Many years ago, I learned a classic civet of duck cooked in a rich wine and blood sauce from the most wonderful female cooks in the Lot-et-Garonne, chef Marie-Claude Garcia of La Belle Gasconne restaurant and my dear friend Vétou Pompèle. They taught me to always “cook” the wine lightly by lighting it on fire before adding the meat and aromatics to simmer. Duck breasts, wings, or legs work equally well in this dish, all taking on a striking dark color from the wine. Rather than adding the traditional dash of blood often used in a civet, I use a few squares of dark chocolate to thicken the final sauce. The delicate deep purple prunes from Agen, France, that I add at the end of simmering give a luxurious texture and sweetness.
Featured in: In French Gascony, Duck Fat Is King »
What You Will Need
- 8 fresh thyme sprigs, plus more for serving
- 1 6-inch piece celery with leaves
- 1 large bay leaf
- 4 duck legs (2½–3 lb.)
- 2 tsp. kosher salt
- 1⁄2 tsp. freshly ground black pepper
- 2 medium carrots (about 10 oz.), sliced into rounds (2 cups)
- 2 garlic cloves, peeled and halved
- 1 yellow onion (about 7 oz.), chopped (1¼ cups)
- 1 bottle (750 ml) hearty red wine from Southwest France such as Buzet, Côtes de Gascogne, Madiran, or Cahors
- 2 whole cloves
- 18 large prunes from Agen (7 oz.)
- 1 oz. bittersweet chocolate (68%–75%), coarsely chopped (scant 3 Tbsp.)
- Create an herb bundle (bouquet garni): Place the thyme sprigs, celery, and bay leaf in a neat pile, then secure them together by wrapping tightly crosswise around the center with a piece of twine. Set aside.
- Prepare the duck legs: Remove the skin and reserve for another use. Using scissors, trim away any excess fat from the legs and reserve 3 heaping tablespoons (discard the rest). Season the legs on all sides with 1¼ teaspoons kosher salt and ¼ teaspoon black pepper total.
- In a large, heavy-bottomed skillet over medium-low heat, add the trimmed duck fat. Cook, stirring occasionally, until around 2 tablespoons liquid fat has rendered into the pan. Discard the solid pieces. Transfer two of the duck legs to the hot fat in the pan; let cook without disturbing until well browned, about 4 minutes. Turn and repeat on the remaining side, about 3 minutes more. Remove to a plate and repeat with the remaining two duck legs. Remove to a plate and add the carrots, garlic, and onion to the pan; cook, stirring, until softened slightly, 2 minutes.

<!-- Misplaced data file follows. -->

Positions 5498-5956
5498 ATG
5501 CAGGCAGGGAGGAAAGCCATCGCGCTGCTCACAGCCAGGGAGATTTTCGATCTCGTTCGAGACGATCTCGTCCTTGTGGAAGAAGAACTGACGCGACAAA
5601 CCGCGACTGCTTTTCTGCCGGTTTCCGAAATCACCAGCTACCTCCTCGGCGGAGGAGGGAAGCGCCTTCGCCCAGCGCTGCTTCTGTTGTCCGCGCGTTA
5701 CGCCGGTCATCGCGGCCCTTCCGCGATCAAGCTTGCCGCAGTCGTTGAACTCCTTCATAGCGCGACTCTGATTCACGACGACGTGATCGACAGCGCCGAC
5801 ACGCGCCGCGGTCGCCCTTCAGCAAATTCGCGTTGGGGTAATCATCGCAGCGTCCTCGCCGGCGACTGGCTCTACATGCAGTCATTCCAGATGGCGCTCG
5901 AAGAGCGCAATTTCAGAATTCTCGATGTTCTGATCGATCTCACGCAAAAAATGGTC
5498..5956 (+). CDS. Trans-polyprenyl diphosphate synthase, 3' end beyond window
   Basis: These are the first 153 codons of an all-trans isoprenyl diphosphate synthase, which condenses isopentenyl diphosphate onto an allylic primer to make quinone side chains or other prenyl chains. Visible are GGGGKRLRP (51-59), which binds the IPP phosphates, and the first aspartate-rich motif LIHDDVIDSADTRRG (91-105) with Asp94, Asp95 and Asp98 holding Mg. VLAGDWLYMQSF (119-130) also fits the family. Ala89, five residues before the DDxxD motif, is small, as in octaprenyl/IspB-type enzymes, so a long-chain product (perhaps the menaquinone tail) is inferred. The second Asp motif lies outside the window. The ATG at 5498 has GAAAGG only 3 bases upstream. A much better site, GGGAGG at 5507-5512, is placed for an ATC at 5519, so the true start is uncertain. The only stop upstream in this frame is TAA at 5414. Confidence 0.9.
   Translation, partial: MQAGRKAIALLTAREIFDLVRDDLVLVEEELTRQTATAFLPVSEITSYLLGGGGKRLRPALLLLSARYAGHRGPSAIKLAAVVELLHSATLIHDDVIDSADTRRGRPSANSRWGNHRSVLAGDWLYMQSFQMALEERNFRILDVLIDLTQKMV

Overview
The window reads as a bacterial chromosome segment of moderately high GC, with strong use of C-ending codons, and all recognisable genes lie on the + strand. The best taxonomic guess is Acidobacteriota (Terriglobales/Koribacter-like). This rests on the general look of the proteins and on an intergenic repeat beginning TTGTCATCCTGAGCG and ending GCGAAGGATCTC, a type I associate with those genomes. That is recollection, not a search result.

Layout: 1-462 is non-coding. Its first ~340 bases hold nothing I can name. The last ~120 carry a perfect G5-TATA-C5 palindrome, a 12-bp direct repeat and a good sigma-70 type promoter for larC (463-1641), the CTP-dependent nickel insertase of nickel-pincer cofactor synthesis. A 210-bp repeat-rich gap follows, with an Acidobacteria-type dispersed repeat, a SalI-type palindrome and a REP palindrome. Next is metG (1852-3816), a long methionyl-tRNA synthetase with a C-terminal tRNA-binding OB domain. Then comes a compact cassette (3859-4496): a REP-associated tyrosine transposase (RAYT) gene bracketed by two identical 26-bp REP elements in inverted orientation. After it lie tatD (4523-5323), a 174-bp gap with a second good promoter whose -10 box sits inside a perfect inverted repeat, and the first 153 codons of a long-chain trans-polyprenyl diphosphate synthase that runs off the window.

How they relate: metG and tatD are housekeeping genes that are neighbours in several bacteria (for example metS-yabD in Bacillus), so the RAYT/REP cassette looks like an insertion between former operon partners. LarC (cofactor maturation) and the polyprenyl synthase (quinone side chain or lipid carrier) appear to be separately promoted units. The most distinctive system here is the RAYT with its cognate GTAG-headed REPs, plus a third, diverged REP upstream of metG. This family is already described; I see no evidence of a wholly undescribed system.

- Meanwhile, in a 6-quart Dutch oven or heavy-bottomed pot, add the wine; bring to a boil over high heat. Once boiling, use a long-handled lighter to ignite the wine. Let the flames die down on their own, about a minute, then lower the heat to a simmer and let cook 5 minutes more. Add the cloves and bouquet garni, and season with ½ teaspoon salt and ⅛ teaspoon black pepper. Add the duck legs to the wine mixture, then add enough water to almost cover the legs (about 1–1¼ cups). Cover the pan and lower the heat to maintain a low simmer; cook, turning the legs occasionally, until the meat has pulled away from the end of the bones and feels tender, about 1 hour 15 minutes.
- Remove the legs to a large, shallow serving bowl and cover with foil to keep warm. Add the prunes to the cooking liquid, and discard the herb bundle. Transfer a third of the sauce and vegetables to a blender or food mill and process until almost smooth. Transfer the blended mixture back to the pot to thicken the sauce. Turn the heat to high. Add the chocolate, ¼ teaspoon salt, and ⅛ teaspoon pepper and cook, stirring frequently, until reduced and slightly thickened, about 8 minutes. Taste and adjust the seasoning as desired.
- Pour the sauce, prunes, and vegetables over the duck legs. Garnish with more fresh thyme, and serve.